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American Handgunner May/June 2011 - Page 40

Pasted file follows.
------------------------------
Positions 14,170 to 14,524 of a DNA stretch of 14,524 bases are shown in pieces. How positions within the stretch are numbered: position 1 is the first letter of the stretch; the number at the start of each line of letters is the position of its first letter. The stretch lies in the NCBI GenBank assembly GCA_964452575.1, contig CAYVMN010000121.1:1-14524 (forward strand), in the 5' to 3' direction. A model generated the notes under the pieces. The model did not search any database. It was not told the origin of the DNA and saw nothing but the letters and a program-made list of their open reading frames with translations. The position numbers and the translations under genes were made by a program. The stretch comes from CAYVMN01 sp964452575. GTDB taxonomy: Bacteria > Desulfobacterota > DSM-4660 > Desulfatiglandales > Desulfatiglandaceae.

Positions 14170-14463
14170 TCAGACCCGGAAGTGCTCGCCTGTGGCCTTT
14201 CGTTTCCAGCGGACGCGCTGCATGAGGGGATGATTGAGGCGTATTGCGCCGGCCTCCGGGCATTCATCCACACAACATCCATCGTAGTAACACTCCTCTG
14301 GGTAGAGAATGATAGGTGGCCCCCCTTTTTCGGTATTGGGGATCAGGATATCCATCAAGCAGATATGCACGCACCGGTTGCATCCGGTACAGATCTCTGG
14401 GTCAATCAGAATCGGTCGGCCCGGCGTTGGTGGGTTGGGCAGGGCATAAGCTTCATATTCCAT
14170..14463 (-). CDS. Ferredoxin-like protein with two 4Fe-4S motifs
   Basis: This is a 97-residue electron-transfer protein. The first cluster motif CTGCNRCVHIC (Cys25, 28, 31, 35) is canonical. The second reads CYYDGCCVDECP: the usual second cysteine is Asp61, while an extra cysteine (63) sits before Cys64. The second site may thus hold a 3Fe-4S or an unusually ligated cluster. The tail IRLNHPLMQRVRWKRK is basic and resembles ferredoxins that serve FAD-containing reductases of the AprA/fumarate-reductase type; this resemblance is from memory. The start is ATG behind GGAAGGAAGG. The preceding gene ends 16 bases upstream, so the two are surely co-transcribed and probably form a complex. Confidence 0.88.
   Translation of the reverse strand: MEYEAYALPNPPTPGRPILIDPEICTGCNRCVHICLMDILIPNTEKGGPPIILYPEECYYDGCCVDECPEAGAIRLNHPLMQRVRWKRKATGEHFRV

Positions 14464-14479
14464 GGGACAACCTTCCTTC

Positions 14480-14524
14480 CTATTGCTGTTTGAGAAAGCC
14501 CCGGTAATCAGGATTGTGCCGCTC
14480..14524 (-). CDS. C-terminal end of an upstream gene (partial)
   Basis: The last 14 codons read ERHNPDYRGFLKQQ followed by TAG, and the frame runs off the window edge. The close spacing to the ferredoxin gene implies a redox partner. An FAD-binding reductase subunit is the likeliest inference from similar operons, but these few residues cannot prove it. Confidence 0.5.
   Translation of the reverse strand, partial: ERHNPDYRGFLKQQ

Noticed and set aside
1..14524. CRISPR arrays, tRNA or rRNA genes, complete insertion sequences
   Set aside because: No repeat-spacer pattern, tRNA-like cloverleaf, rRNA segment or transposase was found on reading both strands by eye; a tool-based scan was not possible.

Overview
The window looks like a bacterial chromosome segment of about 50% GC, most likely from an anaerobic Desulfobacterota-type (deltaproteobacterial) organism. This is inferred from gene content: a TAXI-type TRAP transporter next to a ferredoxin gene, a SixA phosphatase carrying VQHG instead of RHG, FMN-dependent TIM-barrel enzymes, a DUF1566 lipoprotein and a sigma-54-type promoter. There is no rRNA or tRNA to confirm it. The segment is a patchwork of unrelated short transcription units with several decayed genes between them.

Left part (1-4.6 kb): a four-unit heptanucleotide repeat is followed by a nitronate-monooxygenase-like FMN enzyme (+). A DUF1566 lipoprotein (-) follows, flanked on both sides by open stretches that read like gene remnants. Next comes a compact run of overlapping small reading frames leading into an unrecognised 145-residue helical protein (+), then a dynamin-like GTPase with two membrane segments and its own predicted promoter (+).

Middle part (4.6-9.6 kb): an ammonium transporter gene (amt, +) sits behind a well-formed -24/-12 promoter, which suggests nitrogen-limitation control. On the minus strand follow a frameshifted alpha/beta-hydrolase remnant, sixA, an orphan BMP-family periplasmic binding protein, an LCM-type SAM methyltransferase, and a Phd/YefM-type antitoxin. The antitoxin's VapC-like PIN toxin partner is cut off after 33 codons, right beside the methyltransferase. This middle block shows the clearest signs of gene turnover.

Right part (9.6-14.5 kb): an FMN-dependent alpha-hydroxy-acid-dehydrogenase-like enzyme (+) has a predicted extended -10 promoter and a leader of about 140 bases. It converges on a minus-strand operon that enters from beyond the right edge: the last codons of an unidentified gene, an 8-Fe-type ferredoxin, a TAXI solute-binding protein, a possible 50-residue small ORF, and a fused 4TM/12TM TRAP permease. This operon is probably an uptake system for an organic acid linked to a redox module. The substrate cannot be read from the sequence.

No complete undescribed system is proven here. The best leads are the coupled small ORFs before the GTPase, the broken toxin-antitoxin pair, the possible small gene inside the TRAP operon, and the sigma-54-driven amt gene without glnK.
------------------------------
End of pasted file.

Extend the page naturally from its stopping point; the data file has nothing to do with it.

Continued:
Mike “Duke” Venturino SHOOTINGIRON TM Photos: Yvonne Venturino THUMB BUSTIN’ MUSINGS FROM THE DUKE MODEL A fter 50 years of hundreds of guns passing through my hands by buying, trading and even having them given as presents, I’ve tended to develop the attitude there’s not much I haven’t tried. Still there was a little autoloader that always intrigued me even though I had never even fired one until 2010 — Colt’s little Model 1903 .32 Auto Pocket Pistol. Why the attraction to an obsolete pistol chambered for a dinky little cartridge? Because anyone who looks at a Colt Model 1903 has to see it was ages ahead of its time. In fact, in regards to pocket pistols, it’s still ahead of its time, except for the dinky little .32 Auto chambering. And John M. Browning and Colt addressed that issue in 1908 by making another version chambered for .380 Auto. Why do I think the Colt Model 1903 was ahead of its time? Look at the photos: no exposed hammer, a grip safety, very thin and not a sharp edge THE COLT 1903 .32 After firing a Colt 1903 .32 Auto it was only natural he scoured gun shows for one for himself, albeit this is not so illustrious as one issued to a general. anywhere on it. Today gunsmiths get paid actual money to “melt” the edges of autoloaders. That means make them curved and smooth. The Colt Model 1903 came right from the factory already “melted.” And show me a modern “pocket pistol” as thin as an ’03 Colt. The gun itself is only .80" wide but the grips make it 1.10". Look at pocket pistols designed much later than the little Colt and you will see exposed hammers. Examples would be Walther’s famous PPs and PPKs which appeared in the late 1920s. Certainly Walther’s designers recognized the problem with exposed hammers on pocket pistols because those handguns got burrs instead of spurs to help prevent snagging on clothing. Better yet to not have one showing at all. Right now someone is saying, “Yeah but those Walther pistols had doubleaction triggers and the old Colt was single action only.” So what? The Colt 1903 had a grip safety and a thumb safety meaning it could be carried with a round chambered. There’s no way the thing can go off until a hand firmly grasps it, which incidentally is when the thumb lays right on the safety. I’ve shot DA pocket pistols and I think the Colt ’03 can be put into action just as fast as any double-action pocket pistol. ack in the spring of 2010, I got my first chance to fire one of these little .32s, and what a specimen it was. It belonged to a friend here in Montana named Bill Smart, whose father, Jacob E. Smart just happened to retire from the US Air Force as a four star general. For many decades, and possibly still for all I know, when an American Army or Air Force officer attained general rank he had his choice of at least three handguns. Those were either a Colt Model 1903 .32, a Colt Model 1908 .380, or a US Model 1911 .45. General Smart picked a .32, and friend Bill let me introduce myself to the model by shooting his father’s. Consequently, it was only natural at the very next gun show I attended my eyes were searching tables for Colt Model 1903s. If there is any good at all to come from the downturn in this nation’s economy it’s that gun prices have dropped a bit. I was able to buy one cosmetically worn but mechanically fine for a darn good price. Colt introduced this model with a 4" barrel but that was soon reduced to 3.7". Grips started out as hard rubber and Duke Likes It B evolved to checkThe US Government ered wood about bought many thousands of 1924. Mine wears the little Colt Model 1903s. hard rubber grips. Weight is about 24 ounces. As usual for pocket pistols, sights hardly exist. The front sight is a little nub and the rear is a dovetailed blade with a tiny notch. When I can actually see them my ’03 hits point of aim at 20' with 71-grain FMJ factory loads. Also as befits the Shooting Iron title of this column the entire gun will hold a magnet. According to the 2005 Standard Catalog of Firearms by Ned Schwing, between 1903 and 1945 Colt made 572,215 Model 1903s for the commercial market. About another 200,000 were sold to the American military. To put that in perspective more Model 1903 .32s were made than all the 1st Generation Colt SAAs and Colt New Service double action revolvers combined. With that many in circulation it’s amazing more are not seen on used gun racks in stores or at gun shows. I guess I’m not the only one who likes them. Duke’s first firing of a Colt Model 1903 .32 Auto was with this general officer’s version belonging to a friend. * 40 WWW.AMERICANHANDGUNNER.COM • MAY/JUNE 2011